Both David Pogue, Walt Mossberg, plus many other big tech writers such as Kara Swisher seem to have very clear disclosure statements, at least when I checked them out.


I suspect that most good bloggers won’t have anything material to disclose, and that those bloggers most targeted by this regulation will be the most likely to ignore it. If the FTC restricts its enforcement efforts to egregious cases of payola, I don’t foresee any harm. Conversely, if the FTC acts as a petty tyrant and goes after bloggers who embrace the spirit of transparency but don’t satisfy the precise guidelines, then the FTC will earn the enmity of the blogosphere. I’m cautiously optimistic that the FTC has good intentions, even as I’m wary of how power corrupts bureaucrats.


The quote that I saw from Richard Cleland at the FTC said “Right now we’re trying to focus on education.” I do think it’s good to have these guidelines on the books in case of egregious cases of payola though.


@Matt RE: 2 .. I don’t disagree that there aren’t smucks in the marketing field but how the threat of fining small time bloggers because they might not post a disclosure id bold enough print isn’t going to solve that problem.

If there is FTC governance over traditional media it sure isn’t widely known – rather they brag about self-governance as being their guiding light. At least tis is what I have read when this subject has come up before so if self-governance is good enough for the news industry why is the FTC centering out small time bloggers with threats of fines that could send any of them to the poor house because we all know us small timers don’t make a fortune from AdSense 🙂

I really appreciate your input here Matt and I am not saying that I am right but I still do not believe that centering out small to mid-level bloggers who are generally pretty smart and have enough ethics to make their own disclosures.


Matt – Yes, some of the traditional media does choose to disclose, but not all of them. Do you see disclosures on every book review? On every movie review? No, you don’t. Yes, it is well known all of that is done for free (i.e. giving a copy of the book, being let into the movie), but no disclosure is required. Under these FTC rules for bloggers, I would have to add a disclosure for those very same circumstances.

It is delusional to think that the sploggers and poor marketers won’t find ways around these rules (move their blogs off shore, use foreign writers), while some college kid who got lucky enough to get an advance review copy of something is going to end up staring down the barrel of the FTC’s fine gun.


@Matt – let me start by saying that I like AllThingsD, Kara and Walt. They’ve been real good to us over at SiliconANGLE, and I enjoy their take on things in general. They’re wise pundits and are enjoyable to read.

I’m almost certain… no make that completely certain… that their “extensive disclosure statements don’t say anything about which gadget posts are made with review units, gifts or otherwise equipment that they do not own.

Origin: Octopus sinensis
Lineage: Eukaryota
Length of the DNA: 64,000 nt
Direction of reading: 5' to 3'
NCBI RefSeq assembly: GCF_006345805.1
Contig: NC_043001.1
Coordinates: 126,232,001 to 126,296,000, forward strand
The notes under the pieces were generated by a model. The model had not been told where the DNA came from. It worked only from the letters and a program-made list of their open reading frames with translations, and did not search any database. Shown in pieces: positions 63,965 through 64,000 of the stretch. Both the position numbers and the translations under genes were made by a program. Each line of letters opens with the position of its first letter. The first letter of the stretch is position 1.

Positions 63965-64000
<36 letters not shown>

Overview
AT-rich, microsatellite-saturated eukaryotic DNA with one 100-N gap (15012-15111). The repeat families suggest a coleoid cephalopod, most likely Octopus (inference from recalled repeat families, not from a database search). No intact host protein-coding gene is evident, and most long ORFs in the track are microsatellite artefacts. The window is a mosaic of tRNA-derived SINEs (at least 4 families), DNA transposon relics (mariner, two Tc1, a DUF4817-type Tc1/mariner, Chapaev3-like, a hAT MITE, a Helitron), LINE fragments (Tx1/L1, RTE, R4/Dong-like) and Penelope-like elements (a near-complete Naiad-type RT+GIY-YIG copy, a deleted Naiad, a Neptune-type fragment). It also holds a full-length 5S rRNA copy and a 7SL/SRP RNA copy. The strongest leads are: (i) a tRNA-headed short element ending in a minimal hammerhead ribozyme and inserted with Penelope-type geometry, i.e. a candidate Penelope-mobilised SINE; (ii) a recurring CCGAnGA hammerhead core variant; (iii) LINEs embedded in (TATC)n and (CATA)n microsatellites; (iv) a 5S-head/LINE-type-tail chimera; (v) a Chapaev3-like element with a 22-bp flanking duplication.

Do I still trust Walt? Yes. Walt is a solid reviewer and has established his reputation throughout the years.

Steven’s right – traditional journalists, news organisations, and Old Media in general are not held to the same standards these guidelines hold bloggers to.

You talk about “sock puppet marketing…” Was that in regard to blogging or appearing on forums?

These are two very different things. The FTC is specifically going after bloggers and content originators, not folks who’d stuff a comments section or forum full of astroturfed commentary.


@Daniel the problem – or at least part of the problem I am having with all this is that we are suppose to be building a new media world where to things are equally important:

1. Trust
2. the faith to believe that any conversations being held – whether through normal post -> conversation and sponsored/promoted posts -> are being held with some sense of transparency and honest.

We attempt to place trust in those that we have come to respect that they won’t steer us wrong in their thoughts and opinions whether it be a idea, product or service. We are also lead to believe that we are placing such a high value on “trust” that the moment it is broken any damage done is far worse than any heavy handed fine the FTC may decide to impose.

In either case I would suggest that the new media world build on trust and transparency is far more reliable than any medium governed by ‘suspect’ FTC guidelines.

As I said in the podcast earlier with Mark and Sean I have to seriously wonder what has prompted this sudden concern over the rights and wrongs of blogging to the point that the FTC has become involved. Simple question is – who benefits by smearing blogging even with the idea that it above traditional media needs any kind of governance.

After all new media has been doing quite fine for the last five or so years .. and even before that the FTC didn’t seem to feel the need to step in for Web 1.0


Ah, yet another sheep who thinks government will make everything better.

“Save me oh mighty government, I’m not smart enough to parse what I read and make my own decisions about what I see on the Internet! Please protect me from my ignorant self! Those evil bloggers should be punished for getting free stuff, because if they get free stuff and then build lies around it, what do? Besides, we all know that if somebody lies on the Internet, the terrorists win!”

Isn’t it neat how the DMV sucks (it does), FEMA sucks, (it does) and to some, even the CIA sucks (debatable), but the FTC, that’s just fine.